Menu Join now Search
Menu

Don't Expect to...

Don't Expect to Hear Her Cry

Everyone always says when they are pregnant that “we don’t care if our baby is a girl or a boy as long as they our healthy” that phrase began to hit hard during my last pregnancy. One year ago and after almost two years of fertility procedures we thought that our family was complete. Three beautiful healthy baby girls or so we thought. And then on one crazy night of mixed feelings we found out that we were having baby number four. In our situation getting pregnant was always a struggle so to have a surprise baby was quite a shock. In the back of my mind I thought “maybe we will have a boy!” Now when I think about that thought I realize how selfish that I was being and how I should have been thinking about the healthy part of my future child. At 18 weeks we went for “the” ultrasound that would change our lives forever. As we entered the room I secretly crossed my fingers to hear the word “boy” but instead heard the words “skeletal dysplasia” followed by the word “girl’. We had no idea what that meant and then the Dr. said the word dwarfism. At first my husband Matt and I were ok with that. We both teach at the same middle school and one of our students is a little person. He is a great kid so Matt and I looked at each other and I said that’s ok we will love her no matter how tall. Then the Dr. explained that he believed that her type of Skeletal Dysplasia could be incompatible with life and that he thought that it could be a lethal form due to her small chest size. Our faces fell and we both started to cry. How could this have happened? We are both 6 foot tall. How could we ever explain to our 4 year old that her baby sister was probably not going to live. How could I have dreamt about having a boy when I should have been praying for my child to be healthy. For the next 12 weeks we went to see specialists and had about 20 more ultrasounds and several opinions about what type of dwarfism that our daughter had and whether or not it was a lethal form. She also was believed to have a cleft palate which was causing my amniotic fluid levels to be too high. At 29 weeks pregnant, I went into labor and was admitted to our local children’s hospital. I would live there for the next two weeks on hospital bed rest. The hardest part of that stay was the uncertainty of our baby’s life. It was determined by the Dr. at the hospital that she had Asphyxiating thoracic dysplasia. A lethal form. We were told that we should not expect to hear her cry when she was born and that her lungs would collapse when she took her first breath. My time at the hospital was both devastating and beautiful at the same time. I missed my daughters at home so much but I got to spend all of my time with the precious baby in my stomach. Perhaps we would only have this time together and instead of crying I made the best of it and just focused on her. I also had the chance to meet Sister Brenda who was part of the clergy staff at the hospital. She would sit with me and listen and helped to give me faith and hope. The night before our daughter was born was my breaking point and the only time I would cry during my stay. After several hours of labor our baby girl was born. Matt and I held each other close and heard our baby cry! She was beautiful and with the help of a respirator was breathing and being transported to the hospital NICU. She did not have a lethal form of dwarfism but has a very rare form called Kniest Dysplasia. Piper Hope is now 6 months old and has the most heartwarming smile. She will face many challenges as far as her bone development is concerned but will most likely be able to have a long and fulfilling life. She is the greatest gift that our family could ever imagine. She has taught us about what is important in life and to appreciate all that we have and that our family is at last complete.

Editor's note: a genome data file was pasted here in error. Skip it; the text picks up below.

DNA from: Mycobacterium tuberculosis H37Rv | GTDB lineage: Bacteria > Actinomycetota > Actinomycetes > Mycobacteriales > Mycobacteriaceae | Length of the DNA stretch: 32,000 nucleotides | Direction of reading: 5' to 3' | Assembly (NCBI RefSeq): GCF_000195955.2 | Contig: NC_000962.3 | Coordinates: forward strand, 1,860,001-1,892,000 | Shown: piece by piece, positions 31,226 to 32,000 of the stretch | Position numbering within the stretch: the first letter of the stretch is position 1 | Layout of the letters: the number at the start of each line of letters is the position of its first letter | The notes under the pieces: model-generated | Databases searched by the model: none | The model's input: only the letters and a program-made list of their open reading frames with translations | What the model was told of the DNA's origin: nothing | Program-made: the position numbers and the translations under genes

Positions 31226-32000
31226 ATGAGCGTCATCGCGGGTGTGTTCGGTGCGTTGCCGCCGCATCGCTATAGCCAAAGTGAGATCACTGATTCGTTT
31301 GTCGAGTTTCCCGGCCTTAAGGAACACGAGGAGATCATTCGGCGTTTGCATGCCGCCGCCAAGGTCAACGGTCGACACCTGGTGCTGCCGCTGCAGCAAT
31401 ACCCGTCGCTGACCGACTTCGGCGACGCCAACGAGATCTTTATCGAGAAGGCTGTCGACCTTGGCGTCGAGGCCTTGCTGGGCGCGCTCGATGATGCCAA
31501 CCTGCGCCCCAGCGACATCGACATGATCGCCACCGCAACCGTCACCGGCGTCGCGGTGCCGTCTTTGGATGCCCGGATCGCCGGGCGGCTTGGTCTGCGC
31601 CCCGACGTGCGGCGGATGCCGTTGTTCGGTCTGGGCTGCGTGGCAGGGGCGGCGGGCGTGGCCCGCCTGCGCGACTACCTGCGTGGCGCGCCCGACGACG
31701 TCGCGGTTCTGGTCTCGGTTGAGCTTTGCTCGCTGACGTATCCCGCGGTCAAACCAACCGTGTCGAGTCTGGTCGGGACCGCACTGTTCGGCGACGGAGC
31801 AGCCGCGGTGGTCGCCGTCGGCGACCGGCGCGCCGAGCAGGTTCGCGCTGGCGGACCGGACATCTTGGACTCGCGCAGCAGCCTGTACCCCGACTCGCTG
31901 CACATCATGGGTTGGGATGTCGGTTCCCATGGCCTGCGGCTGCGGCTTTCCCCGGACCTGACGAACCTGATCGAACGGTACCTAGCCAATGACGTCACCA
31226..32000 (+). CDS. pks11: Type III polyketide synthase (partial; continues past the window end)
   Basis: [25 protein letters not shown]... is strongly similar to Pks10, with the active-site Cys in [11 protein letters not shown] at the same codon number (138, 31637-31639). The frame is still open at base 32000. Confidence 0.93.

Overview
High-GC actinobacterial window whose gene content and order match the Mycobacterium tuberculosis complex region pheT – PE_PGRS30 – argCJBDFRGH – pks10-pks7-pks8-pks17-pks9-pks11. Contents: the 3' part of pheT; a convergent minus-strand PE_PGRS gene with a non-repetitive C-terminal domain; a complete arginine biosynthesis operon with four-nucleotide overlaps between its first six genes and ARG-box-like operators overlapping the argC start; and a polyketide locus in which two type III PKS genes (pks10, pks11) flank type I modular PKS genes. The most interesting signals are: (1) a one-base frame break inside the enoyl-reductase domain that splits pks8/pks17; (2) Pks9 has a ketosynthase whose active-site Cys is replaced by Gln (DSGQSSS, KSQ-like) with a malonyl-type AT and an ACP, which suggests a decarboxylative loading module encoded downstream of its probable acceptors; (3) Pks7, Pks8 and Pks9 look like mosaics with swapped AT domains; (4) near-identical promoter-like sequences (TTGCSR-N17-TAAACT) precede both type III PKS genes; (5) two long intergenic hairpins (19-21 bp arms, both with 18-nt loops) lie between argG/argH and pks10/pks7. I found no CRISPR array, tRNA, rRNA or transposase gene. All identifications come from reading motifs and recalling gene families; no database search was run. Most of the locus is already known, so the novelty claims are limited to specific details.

More You'll Love

Close